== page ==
"Suppose you let her have your aromatic vinegar"
'La mauvaise nouvelle' ('Bad news'), 1804
Public Domain'La mauvaise nouvelle' ('Bad news'), 1804 - Credit: Marguerite Gerard

During the late 18th and early 19th century, women often used aromatic substances in a base of vinegar or alcohol to revive themselves if they felt faint or unwell. They were also used to mask unpleasant odours arising from rotting garbage or sewage.

These aromatic liquids were contained in small ornamental boxes known as vinaigrettes, which contained a sponge soaked in a perfumed substance placed beneath a grille or perforated cover.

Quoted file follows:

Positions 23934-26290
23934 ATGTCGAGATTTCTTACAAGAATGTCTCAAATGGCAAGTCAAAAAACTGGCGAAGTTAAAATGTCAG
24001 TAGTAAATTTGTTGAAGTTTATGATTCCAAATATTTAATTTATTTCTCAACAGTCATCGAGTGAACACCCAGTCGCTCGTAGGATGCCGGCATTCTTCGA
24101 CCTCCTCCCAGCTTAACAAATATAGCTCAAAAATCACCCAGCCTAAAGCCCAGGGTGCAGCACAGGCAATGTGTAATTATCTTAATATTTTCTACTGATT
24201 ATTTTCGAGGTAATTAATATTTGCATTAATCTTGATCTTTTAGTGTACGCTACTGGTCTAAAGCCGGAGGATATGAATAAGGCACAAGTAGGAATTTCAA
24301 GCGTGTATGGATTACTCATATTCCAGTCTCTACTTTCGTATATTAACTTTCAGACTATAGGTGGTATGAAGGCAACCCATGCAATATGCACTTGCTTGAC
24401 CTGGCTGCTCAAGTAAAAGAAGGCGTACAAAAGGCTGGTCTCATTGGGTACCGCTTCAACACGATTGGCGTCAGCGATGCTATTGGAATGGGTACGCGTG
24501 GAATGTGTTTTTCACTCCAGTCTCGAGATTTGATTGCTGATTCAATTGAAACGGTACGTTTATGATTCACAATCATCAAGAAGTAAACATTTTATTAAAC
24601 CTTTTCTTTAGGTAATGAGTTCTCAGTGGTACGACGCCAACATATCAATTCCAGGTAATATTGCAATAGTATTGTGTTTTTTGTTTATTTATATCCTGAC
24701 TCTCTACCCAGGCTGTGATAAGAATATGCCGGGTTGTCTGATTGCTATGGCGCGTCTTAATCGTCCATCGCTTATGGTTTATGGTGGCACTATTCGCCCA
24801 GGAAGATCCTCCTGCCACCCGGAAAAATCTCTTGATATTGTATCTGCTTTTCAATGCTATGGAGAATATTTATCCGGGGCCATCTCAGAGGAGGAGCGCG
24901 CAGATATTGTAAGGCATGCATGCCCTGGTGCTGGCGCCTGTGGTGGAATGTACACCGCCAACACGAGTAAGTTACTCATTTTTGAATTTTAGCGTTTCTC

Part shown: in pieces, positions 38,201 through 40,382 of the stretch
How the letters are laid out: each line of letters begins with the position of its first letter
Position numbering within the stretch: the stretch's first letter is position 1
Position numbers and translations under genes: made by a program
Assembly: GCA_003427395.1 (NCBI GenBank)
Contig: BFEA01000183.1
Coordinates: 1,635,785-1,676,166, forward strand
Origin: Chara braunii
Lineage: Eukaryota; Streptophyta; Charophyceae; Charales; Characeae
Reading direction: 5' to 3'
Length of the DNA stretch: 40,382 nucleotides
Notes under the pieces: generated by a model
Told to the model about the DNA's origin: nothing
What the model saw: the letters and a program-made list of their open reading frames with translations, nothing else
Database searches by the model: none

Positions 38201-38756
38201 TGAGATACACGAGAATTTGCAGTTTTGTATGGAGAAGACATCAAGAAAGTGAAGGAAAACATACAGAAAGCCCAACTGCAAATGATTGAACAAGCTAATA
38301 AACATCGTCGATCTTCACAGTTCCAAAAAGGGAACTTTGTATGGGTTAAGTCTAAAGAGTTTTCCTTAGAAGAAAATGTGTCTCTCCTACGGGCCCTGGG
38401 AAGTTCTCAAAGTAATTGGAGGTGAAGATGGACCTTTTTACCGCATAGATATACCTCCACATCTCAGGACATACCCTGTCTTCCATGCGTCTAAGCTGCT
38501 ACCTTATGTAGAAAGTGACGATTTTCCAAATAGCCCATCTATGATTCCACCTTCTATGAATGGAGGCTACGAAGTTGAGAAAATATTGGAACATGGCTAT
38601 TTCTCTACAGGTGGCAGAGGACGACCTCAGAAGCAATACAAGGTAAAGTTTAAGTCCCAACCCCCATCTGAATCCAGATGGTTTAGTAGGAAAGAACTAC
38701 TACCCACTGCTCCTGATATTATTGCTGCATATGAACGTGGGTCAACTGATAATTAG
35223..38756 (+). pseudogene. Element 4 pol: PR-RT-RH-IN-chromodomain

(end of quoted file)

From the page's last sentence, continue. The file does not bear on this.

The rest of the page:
Silver vinaigrette
Public DomainSilver vinaigrette - Credit: Nathaniel Mills & Sons

 

 

 

 

 

 

 

 

Aromatic vinegars and smelling salts (sometimes known as sal volatile or spirit of hartshorn) were also sometimes carried in glass containers known as smelling bottles. In the mid, and late Victorian period, glass containers were sometimes divided into two sections, one containing perfume, and one containing aromatic vinegar or smelling salts.

 

Vinaigrette bottle: one end for smelling salts; the other for perfume
Public DomainVictorian bottle in two sections: one for smelling salts/aromatic vinegar; the other for perfume - Credit: Simon Speed